John Gould (1804–1881) was an English ornithologist, artist, and publisher of exceptional illustrated books on birds. Well known in natural history circles, he made significant contributions to the work of Charles Darwin through his identification of bird families on the Galápagos Islands, and was a pioneer in the determination of and communication about Australian birds.
Gould’s own sketches formed the basis of most of his book illustrations, which were often published as hand-coloured lithographs produced by his wife Elizabeth or other artists, including Edward Lear, H.C. Richter, and Joseph Wolf.
Among Gould’s most ambitious projects are the large folio volumes of The Birds of Australia (1840–1848) and its Supplement (first published in 1851), both with hand-coloured lithographs. Along with this first edition and several related titles, McGill holds a number of original Gould drawings, including sixteen used for his Birds of Australia, produced between 1831 and 1836.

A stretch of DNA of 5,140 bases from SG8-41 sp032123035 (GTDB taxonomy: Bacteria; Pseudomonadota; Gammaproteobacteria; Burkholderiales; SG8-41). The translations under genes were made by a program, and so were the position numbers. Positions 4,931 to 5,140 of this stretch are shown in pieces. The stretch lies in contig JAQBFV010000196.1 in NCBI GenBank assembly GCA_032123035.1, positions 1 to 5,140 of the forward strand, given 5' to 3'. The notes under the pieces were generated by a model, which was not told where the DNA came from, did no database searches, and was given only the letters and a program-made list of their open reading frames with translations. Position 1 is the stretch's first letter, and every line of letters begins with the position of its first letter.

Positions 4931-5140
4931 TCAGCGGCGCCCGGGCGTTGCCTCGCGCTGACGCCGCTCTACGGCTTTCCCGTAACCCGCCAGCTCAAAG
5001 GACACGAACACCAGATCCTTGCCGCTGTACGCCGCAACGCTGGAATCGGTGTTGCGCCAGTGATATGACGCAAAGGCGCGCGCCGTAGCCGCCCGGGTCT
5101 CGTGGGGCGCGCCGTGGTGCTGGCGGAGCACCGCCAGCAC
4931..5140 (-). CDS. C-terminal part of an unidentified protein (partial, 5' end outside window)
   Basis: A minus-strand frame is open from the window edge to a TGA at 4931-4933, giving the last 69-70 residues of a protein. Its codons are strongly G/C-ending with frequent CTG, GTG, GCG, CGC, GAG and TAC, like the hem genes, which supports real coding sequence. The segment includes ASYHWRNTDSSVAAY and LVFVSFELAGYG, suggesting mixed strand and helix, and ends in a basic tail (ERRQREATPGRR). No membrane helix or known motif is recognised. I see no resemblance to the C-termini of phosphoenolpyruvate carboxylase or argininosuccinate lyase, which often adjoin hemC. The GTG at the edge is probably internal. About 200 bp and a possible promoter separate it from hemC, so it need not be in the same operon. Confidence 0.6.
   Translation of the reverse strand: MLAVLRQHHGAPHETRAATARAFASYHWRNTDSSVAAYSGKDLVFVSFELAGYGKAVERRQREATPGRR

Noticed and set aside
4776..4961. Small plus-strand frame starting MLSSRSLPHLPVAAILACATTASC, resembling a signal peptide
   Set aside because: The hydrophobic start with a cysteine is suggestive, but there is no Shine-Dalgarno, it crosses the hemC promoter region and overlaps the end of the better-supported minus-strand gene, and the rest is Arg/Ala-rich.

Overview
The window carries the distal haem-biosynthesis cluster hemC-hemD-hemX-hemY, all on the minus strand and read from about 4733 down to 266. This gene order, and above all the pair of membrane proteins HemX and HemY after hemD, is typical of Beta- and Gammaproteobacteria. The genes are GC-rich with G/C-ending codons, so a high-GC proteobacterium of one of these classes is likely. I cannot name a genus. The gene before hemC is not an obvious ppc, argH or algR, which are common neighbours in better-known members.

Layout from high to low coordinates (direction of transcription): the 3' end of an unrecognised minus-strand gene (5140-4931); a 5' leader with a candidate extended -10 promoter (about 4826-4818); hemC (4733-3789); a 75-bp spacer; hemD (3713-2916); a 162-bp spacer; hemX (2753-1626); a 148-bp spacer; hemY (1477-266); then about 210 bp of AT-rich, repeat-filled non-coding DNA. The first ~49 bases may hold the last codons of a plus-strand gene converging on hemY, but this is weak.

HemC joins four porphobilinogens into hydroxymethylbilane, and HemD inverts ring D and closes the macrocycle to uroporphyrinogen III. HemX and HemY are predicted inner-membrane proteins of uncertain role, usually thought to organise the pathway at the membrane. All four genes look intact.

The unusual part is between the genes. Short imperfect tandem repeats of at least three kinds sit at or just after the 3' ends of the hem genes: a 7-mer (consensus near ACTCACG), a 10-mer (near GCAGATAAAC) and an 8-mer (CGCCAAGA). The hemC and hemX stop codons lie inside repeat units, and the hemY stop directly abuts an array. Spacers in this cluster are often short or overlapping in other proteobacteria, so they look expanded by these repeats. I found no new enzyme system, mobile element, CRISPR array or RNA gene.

These drawings, organized with related pieces in a portfolio titled Twenty original water-colour drawings of Australian birds, can be consulted in Rare Books and Special Collections, and our Digital Initiatives team has now made digital images available through the Internet Archive: browse small thumbnail images or see individual Internet Archive records to download high quality TIFF image files.